The Life of God in the Soul of Man
Topic The Life of God in the Soul of Man
By Henry Scougall
The Life of God in the Soul of Man was written as a letter of spiritual counsel to a friend, and it succeeded far beyond the author’s expectations. It passed from hand to hand until it was brought to Gilbert Burnet, the future bishop of Salisbury, with the suggestion that it be made available to the world. It is considered a classic book of Christian devotion. Furthermore, it is timeless in its appeal. Its thought is clear and comprehensible; its language possesses a quiet beauty and poignancy that does not lose its charm with the passing of the years; and its style is not distorted by the artificialities of temporal literary fashions.
It is divided into three parts. In the first part, Scougal provides an immensely instructive investigation of the true nature of religion. He addresses several poor conceptions of God and religion before turning to true religion–the “life of God in the son of man.” In the second part, he explains the benefits of true religion. He focuses on the “excellence of divine love.” The love of God, he emphasizes, is a great love, worth having! Nevertheless, in the third part, Scougal recognizes the difficulties in following God. He thus encourages the dependence upon divine assistance, and the contemplation of scripture in developing a Godly life. Although the writing is somewhat dated, Life of God in the Soul of Man is a tour de force of spiritual wisdom, which has served countless spiritual wayfarers.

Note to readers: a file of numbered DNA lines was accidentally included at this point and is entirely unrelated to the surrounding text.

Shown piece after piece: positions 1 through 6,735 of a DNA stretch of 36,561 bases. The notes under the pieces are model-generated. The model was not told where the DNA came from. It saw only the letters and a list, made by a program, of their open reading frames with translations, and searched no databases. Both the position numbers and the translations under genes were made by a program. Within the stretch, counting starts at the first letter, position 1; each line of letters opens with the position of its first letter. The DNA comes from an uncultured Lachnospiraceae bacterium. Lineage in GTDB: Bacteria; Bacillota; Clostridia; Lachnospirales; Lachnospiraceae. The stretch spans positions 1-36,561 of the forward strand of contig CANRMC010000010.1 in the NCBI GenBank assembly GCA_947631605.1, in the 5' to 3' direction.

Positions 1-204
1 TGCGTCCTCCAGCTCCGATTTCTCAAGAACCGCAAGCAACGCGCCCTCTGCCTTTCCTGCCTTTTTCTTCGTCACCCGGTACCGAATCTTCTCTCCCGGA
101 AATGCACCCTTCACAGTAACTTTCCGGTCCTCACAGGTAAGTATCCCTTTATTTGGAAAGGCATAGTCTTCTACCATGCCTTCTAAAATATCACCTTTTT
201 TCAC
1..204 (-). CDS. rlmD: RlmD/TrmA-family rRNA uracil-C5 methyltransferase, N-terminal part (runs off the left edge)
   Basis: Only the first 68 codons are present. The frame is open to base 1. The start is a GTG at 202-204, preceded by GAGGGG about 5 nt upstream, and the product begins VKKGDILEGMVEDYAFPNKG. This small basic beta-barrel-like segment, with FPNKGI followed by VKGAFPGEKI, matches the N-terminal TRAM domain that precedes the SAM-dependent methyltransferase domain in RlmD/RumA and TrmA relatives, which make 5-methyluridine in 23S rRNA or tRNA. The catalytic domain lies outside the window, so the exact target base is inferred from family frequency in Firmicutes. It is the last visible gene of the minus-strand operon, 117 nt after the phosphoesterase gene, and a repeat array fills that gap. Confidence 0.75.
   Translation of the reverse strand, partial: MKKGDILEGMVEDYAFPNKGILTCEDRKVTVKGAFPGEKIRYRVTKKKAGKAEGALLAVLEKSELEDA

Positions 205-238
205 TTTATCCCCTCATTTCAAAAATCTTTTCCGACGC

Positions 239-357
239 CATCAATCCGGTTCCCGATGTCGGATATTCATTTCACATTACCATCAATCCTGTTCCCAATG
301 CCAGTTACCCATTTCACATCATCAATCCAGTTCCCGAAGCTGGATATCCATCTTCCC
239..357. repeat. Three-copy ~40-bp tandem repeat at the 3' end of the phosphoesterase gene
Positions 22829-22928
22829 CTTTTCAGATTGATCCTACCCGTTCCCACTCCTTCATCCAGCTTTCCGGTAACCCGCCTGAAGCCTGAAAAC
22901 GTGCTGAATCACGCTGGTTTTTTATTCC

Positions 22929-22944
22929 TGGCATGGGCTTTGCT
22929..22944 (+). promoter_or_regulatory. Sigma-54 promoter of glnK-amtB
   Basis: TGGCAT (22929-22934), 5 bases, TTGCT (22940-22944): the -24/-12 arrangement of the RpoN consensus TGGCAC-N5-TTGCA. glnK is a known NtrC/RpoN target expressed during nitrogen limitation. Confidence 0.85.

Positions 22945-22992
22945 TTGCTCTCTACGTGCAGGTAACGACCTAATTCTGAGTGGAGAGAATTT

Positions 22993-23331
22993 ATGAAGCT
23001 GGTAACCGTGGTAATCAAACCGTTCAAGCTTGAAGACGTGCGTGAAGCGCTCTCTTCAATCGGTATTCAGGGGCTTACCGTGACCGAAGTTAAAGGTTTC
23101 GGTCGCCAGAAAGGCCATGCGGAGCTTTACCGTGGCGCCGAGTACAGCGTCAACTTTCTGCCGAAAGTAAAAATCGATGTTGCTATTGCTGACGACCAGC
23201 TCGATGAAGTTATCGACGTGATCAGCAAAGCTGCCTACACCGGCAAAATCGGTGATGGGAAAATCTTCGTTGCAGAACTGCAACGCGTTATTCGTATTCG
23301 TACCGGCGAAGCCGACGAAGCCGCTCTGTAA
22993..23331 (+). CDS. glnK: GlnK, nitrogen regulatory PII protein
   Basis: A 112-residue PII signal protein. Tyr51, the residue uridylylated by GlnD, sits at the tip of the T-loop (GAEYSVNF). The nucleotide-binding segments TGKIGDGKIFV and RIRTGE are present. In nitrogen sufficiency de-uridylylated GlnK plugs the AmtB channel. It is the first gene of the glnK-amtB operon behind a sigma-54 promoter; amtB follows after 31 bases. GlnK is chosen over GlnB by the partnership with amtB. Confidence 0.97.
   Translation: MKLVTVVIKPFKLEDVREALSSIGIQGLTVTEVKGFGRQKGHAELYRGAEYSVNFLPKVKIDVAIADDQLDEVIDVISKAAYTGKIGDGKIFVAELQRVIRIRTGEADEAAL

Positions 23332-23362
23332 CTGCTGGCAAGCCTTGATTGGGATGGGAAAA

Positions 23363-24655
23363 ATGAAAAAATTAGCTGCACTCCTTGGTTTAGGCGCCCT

taken from http://digitalpuritan.net/henry-scougal/
Henry Scougal (1650-1678) was a Scottish theologian, minister and author. He was the second son of Patrick Scougal and Margaret Wemys. His father was Bishop of Aberdeen for more than 20 years.
From his youth, Scougal spent his free hours in reading, meditation and prayer. He especially enjoyed studying the historical passages of the Old Testament. In 1665 Scougal entered King’s College, University of Aberdeen, and, after graduation, was promoted to the office of Professor of Philosophy. In 1672, Scougal was ordained and appointed minister of a church 20 miles from Aberdeen, where he served for one year before returning to take the office of Professor of Divinity at King’s College, where he taught for five years.
Scougal produced a number of works while a pastor and professor of divinity at King’s. His most recognized work, The Life Of God In The Soul Of Man, was originally written to a friend to give spiritual counsel. This work was almost universally praised by the leaders of the Great Awakening, including George Whitefield, who said he never really understood what true religion was until he had digested Scougal’s treatise.
On June 13, 1678 Scougal died of tuberculosis. [More via Wikipedia]
|Date:||May 6, 2016|